The observations which have fallen from the right hon. Gentleman the Member for Wolverhampton and the hon. Gentleman who has just sat down have been present to my mind for some time. I am in communication with the Chief Commissioner of Police to see whether some relaxation of the present rule cannot be made. Hon. Members will understand the extraordinary anxiety of the police that such a monument as Westminster Hall shall be kept perfectly safe. No doubt, as the right hon. Gentleman has said, it is impossible to draw a distinction between Westminster Hall and the other approaches to the House, but, of course, some approach is necessary. I hope some arrangement satisfactory to hon. Members may be made.


The right hon. Gentleman has admitted that he does not exercise his own judgment, but leaves all to the architect. The great argument used to be that a thing was contrary to the Bible. We have now got over that sort of thing, and we are told that a thing is contrary to the rules of Art.

MR. SHAW LEFEVRE (Bradford, Central)

I desire to ask the First Commissioner, as I understand the building on the west front of Westminster Hall is now complete, whether the unsightly hoarding may not be taken down and the ground laid out. It would not be creditable that the place should be left as it is for another year. I would suggest that the right hon. Gentleman should submit a small Supplementary Estimate for the purpose.


The course suggested by the right hon. Gentleman will be taken, but I am unable to state off-hand whether it will be taken this year.

Question put and negatived.

Original question again proposed.

MR. STOREY (Sunderland)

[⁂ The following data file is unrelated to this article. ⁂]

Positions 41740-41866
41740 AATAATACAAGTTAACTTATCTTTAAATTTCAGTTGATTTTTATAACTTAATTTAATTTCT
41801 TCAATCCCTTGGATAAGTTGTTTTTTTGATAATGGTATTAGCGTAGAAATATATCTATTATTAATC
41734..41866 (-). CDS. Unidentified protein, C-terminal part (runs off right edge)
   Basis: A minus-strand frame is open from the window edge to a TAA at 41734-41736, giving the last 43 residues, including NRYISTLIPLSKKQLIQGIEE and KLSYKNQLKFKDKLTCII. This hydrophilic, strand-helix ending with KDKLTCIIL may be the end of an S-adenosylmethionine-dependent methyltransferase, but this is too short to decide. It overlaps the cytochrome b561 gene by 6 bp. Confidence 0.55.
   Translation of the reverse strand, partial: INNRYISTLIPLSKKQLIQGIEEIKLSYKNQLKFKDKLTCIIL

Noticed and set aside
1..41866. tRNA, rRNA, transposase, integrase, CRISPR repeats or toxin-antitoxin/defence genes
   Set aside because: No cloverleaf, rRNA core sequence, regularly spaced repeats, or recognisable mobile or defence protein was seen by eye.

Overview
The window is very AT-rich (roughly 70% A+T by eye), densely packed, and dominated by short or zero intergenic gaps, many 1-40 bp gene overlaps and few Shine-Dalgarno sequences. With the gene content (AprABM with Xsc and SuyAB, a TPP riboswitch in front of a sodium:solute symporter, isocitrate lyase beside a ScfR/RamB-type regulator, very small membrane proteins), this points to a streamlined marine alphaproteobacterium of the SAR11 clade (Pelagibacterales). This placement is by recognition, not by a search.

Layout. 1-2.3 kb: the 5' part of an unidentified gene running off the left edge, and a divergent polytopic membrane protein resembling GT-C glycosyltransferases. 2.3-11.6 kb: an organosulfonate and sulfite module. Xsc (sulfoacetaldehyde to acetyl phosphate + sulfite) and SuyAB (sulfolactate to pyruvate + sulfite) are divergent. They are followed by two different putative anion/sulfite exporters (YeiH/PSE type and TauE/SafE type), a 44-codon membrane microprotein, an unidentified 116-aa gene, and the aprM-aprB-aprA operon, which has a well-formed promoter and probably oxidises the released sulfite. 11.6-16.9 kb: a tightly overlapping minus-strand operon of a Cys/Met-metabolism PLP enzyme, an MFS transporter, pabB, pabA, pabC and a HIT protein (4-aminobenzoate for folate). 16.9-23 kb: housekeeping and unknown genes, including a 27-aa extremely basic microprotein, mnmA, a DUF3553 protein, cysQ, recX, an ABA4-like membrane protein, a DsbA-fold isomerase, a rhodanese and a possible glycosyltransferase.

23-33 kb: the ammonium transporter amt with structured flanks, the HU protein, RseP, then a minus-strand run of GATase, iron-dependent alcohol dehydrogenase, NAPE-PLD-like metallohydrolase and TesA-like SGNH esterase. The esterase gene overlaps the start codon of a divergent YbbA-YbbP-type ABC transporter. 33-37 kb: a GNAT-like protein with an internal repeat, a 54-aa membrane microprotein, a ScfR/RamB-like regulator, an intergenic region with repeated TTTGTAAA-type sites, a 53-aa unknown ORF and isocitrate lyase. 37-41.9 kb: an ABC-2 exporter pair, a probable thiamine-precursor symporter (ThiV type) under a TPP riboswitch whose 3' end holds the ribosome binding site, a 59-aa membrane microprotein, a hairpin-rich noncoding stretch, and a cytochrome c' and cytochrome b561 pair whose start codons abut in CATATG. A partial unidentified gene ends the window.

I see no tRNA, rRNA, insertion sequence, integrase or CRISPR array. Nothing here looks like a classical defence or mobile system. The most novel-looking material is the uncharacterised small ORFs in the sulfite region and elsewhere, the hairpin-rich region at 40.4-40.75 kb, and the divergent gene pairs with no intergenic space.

Before this Vote is put to the Committee, I should be glad of the opportunity of making a few remarks on the inordinate amount of the salaries attached to this particular Department. I am glad to be able to do that in the accidental presence of the right hon. Gentlemen the Chancellor of the Exchequer, who the other night declared that the criticisms offered to the Estimates did not go to the question of economy, but altogether related to fads and crotchets. Well, I have not a fad to advance or crotchet to defend, but I am going to point out in a few sentences the enormous amount of the salaries attached to this Department. I want the First Commissioner to tell me if he can why there should be 51 clerks in this petty Department of the Government, costing a total of £13,000 a year. Speaking as a guardian of the public purse, I have no hesitation in saying that one-half of these Gentlemen would be dispensed with in a week in any well conducted private establishment. We have here a secretary at a salary of £1,200 a year; we have a private secretary to the First Commissioner—of whom I will say nothing, as I am glad the First Commissioner has all the help he needs—who costs only the modest sum of £150 a year. Then we have two principal clerks who get £1,800 a year, one clerk in charge of the accounts who gets £600 a year, three senior clerks who get £1,575 a year, five first-class clerks who get £1,903, eight second-class clerks who get £2,294, and 27 clerks of the lower division who get £3,243. What in the name of common sense does the right hon. Gentleman the First Commissioner want with all these people dawdling about his office? In the other branch of the Department I find that there is a gentleman called the consulting surveyor, who gets £1,100 a year, with the right to conduct his own private practice. As there are four surveyors of the first-class who receive £1,000 a year each, besides six second-class surveyors, and ten third-class, taking £11,500 a year, I do not see what is the use of having a consulting surveyor. I would appeal to the Government, who are popularly supposed to be the defenders of extravagance—popularly supposed, but not properly, because I hold that Governments on both sides of the House are equally to blame in the matter—whether this is not an inordinate number of officials. I would put it not so much to the hardened sinners on the Treasury Bench, of whom there is little to be expected, as to Conservative Members below the Gangway, whether this consulting surveyor is really needed with this large number of official surveyors. I would ask the right hon. Gentleman the First Commissioner to explain what these gentlemen do for the money. The only economy the Department seems to have practised has been arriving at the determination not to appoint any more clerks of the first class until the temporary draughtsmen have been promoted to be permanent, but as the temporary draughtsmen—four of them get £983 a year, or an average of £247 each, we cannot say that the economizing faculty of the Department has been great. They have omitted to appoint one first-class draughtsman at a salary of £250 a year. The saving on this head, therefore, has been about £210s. a year. This is the economizing method adopted in every Government Department. They cut down the emoluments or the numbers of the worst paid officials, so that the best paid may still continue to receive the high sums they have been getting. Then there is a superintendent of furniture, a deputy ditto, three assistant superintendents of furniture, who, of course, do the work; a superintendent for the supply of coals and firewood, and another for the supply of candles and oil. Again, there is an item of £750 for the commission of the receiver, and other professional charges and expenses. I should much like to know who is the receiver and what are his duties. The total salaries amount to £47,200 a year, and I will undertake to say that a Committee of business men in this House would reduce within three months the expense by one-half. In addition to the sum I have just named, the pensions of retired officials amount to £7,400 a year. I do not wish to move the reduction of the Vote by one- half—although I think that would be the proper thing to do—but I am going to fasten on one item. I am going to move the reduction of the Vote by £1,100, the salary of the consulting surveyor. The First Commissioner need only go to the Education Department to know what a vicious system this system of consulting surveyor is. I hope hon. Gentlemen opposite will see that I am putting the matter with no more force when their side is in than when our side is in. I merely ask the Committee to consider the matter from a business point of view, and I want hon. Gentlemen to realize what it is that we are doing. I am aware that, except by way of illustration, I cannot refer to the Votes that have already been passed this Session; but I may say that for weeks past, at various intervals, we have been passing Civil Service Estimates in Class II. I have taken the trouble during the delivery of some of the less interesting speeches in this House to go over the figures, in order, just as an illustration, to point out what we are doing. I find that during the last few weeks we have passed in the shape of salaries under these Estimates, seven of about £2,500 a year, 103 of between £1,000 and £2,500, 209 of between £705 and £1,000, 237 of between £500 and £705, 679 of between £250 and £500, 923 of between £100 and £250, and 660 of less than £100. Is not the very fact that we have here what amounts to a small army—for it is an army—of private soldiers and so many officers, a proof that this Department is very much overmanned. If hon. Gentlemen will take the trouble to look through the Votes as I have done they will see that there is no Department, not even the Government Departments and the Home and Foreign Offices, which are so over-officered and manned as in this Department of the Office of Works. In conclusion, I trust that the Chancellor of the Exchequer will realize that we have been discussing this matter from the point of view which he loves so much—namely, the economical point of view. I now move the reduction of the Vote by £1,100, in order that the right hon. Gentleman may have an opportunity of defending it.